We took the train Saturday morning and got in just in time for evening activities. The first night, we went to this nice restaurant for tapas called Lateral. Apparently it's a local chain, but based off the ambiance and popularity, I don't think it has lost its soul quite yet. I liked the tapas at Lateral and would recommend it, but I wasn't blown out of the water. I think I prefer my tapas with less bread and more substance, but maybe that's just how Spanish tapas are? If I hadn't been thinking about ChaChaCha and other tapas places back home the whole time, I probably would've really liked it. Sadly, I can never help but compare. Our bill came out reasonable (about 13E with sangria), as it always can at tapas and dim sum spots. But I probably could've eaten more and gotten a less reasonable price tag at the end.
After dinner we went back to our hostel called Uhostel. I was rather pleased by the hostel  I has absolutely no part in choosing. Everything was there to have an enjoyable hostel experience: clean bathrooms, lockers, great showers with warm water and perfect water pressure, a nice lounge and dining area, and a kitchen. I wish my traveling crew had taken advantage of the kitchen facilities, but looking around a lot of the other guests did and honestly it looked like they were having multiple course dinner parties. All in all, it was a fun and welcoming atmosphere, well besides the concierge that has a stick up her butt.

We pregamed in the dining room until 12pm when they kicked us out since they don't have a bar license. When we finally left probably around 1am (so Spanish to start that late, right?) and headed to Kapital. Kapital is this huge 7 story club in Madrid. Now, from my previous experiences in clubs, they aren't exactly my cup of tea. So I aggressively drank to prepare myself for this venture. Unfortunately, there wasn't enough pregaming to prepare me for the prices-- Kapital essentially robbed me: 20E entry, 2E coat check, 5E because I was feeling a little sick.....kill me. I must admit that I did have fun at Kapital. The thing about Kapital is that it sounds fun saying there are 7 floors, but just don't waste your time on any floor but the first. That's where the main music is, the most people, the fun lights, the violent yet refreshing blows of white wind. Although I had fun, I didn't like it enough to say I'd ever go back. It was expensive and exclusively American (not even general foreigners like it was in Barcelona). If you're not a club person and on a budget, you can definitely avoid this. Going to local bars would be a perfectly reasonable choice and you'd probably be more peppy the next day than I was after I dragged my ass home on the metro at 6 in the morning.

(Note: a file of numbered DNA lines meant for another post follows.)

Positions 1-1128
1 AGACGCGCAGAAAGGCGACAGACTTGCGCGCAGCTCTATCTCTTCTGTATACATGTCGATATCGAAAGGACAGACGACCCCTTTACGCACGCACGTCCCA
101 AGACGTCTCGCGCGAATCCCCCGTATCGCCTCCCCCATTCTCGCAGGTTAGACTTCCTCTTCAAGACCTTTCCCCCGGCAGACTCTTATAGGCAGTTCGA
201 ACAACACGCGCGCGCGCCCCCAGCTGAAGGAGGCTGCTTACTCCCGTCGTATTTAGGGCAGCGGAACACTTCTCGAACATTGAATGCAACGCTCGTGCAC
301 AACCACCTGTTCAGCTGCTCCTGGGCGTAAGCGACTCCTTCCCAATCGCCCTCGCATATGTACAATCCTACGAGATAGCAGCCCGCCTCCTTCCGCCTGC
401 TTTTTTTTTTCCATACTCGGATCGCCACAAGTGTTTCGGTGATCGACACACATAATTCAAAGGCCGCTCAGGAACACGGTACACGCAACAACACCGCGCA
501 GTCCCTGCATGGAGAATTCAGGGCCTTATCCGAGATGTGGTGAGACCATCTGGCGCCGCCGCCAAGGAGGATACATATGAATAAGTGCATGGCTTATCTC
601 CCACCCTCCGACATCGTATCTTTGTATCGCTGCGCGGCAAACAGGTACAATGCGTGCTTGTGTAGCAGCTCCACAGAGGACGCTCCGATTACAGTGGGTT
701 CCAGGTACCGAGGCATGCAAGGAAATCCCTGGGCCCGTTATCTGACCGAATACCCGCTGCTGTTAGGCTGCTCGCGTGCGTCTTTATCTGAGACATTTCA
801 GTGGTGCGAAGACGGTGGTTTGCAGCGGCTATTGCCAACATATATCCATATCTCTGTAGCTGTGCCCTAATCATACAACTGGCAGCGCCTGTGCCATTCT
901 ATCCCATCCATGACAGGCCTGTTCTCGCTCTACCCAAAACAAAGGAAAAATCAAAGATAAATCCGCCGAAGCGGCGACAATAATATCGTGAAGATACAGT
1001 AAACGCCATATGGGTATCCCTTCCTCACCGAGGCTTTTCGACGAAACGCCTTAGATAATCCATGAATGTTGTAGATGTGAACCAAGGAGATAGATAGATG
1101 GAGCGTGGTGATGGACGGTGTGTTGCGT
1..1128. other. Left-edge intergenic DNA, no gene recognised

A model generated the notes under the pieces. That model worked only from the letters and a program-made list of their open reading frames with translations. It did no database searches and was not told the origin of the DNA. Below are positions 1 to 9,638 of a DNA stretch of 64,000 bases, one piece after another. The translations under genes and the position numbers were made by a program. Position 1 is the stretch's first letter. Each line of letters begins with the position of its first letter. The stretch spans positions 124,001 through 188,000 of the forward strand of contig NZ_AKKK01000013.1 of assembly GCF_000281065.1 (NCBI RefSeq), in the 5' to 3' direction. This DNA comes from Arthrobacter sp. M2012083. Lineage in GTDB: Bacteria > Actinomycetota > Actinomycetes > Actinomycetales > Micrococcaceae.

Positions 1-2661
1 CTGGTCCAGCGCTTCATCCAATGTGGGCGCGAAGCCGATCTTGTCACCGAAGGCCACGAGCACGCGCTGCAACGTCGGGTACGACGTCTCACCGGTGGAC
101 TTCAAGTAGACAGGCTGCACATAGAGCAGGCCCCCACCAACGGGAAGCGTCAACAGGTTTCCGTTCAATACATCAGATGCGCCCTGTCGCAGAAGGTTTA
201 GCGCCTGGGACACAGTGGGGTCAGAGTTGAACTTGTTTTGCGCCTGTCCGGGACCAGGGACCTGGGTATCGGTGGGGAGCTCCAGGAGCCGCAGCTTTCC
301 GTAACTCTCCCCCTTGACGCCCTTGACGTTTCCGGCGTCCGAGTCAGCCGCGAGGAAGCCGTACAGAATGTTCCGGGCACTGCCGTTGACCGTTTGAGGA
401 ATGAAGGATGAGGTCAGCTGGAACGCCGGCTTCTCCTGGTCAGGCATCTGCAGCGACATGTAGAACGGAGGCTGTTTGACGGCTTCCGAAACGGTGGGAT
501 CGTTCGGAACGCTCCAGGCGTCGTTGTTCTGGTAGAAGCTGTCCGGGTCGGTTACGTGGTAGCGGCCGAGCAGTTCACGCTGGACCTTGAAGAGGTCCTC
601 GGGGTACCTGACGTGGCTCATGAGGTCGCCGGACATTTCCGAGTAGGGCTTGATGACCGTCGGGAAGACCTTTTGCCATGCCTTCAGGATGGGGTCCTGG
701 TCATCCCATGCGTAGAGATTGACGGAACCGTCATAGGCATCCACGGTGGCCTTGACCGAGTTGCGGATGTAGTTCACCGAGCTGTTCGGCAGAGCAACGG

Stole this from my friend Morgan because I never got my picture timed right with the strob

Since I only got 4 hours of sleep the next day, pretty much everything I did was a major struggle. The main thing we did that day was go to the Reina Sofia. I apparently was the only person out of my group that was disappointed, but I really wasn't impressed.The set up of the museum seemed confusing, I didn't like the architecture which usually is better in contemporary/modern art museums, and I didn't like how all the pieces were put up. However,  I did stand in front of the Guernica for an absurd amt of time. It's always funny getting to see a piece you've studied so many times. It really is a great piece. 
The next day we went to the Prada, which is like the Louvre of Madrid. The whole thing was pretty overwhelming, but I did enjoy this museum. My favorite moments you may ask? Velázquez's Las Meninas and Goya's Saturn Devouring His Son obviously. I liked Goya's so much that is the only postcard I bought in all of Madrid and it's currently propped up in front of me in my room. It's just so romantic and pretty right?

For lunch, we went to this farmer's market that is just as much of a farmer's market as the SF ferry building farmer's market. Swanky as fuck, but no farmers in sight. Unless their urban organic farmers, maybe they were invited. Instead, there was a million different food and restaurant vendors (see, I told you it was like the ferry building). The quality of all the food there was so yummy, that we just couldn't stop eating. I got paella, this questionable looking but ended up being super yummy "gulas al ajillo" tapas, and the classic spanish ometette. YUMMY IN MY TUMMY!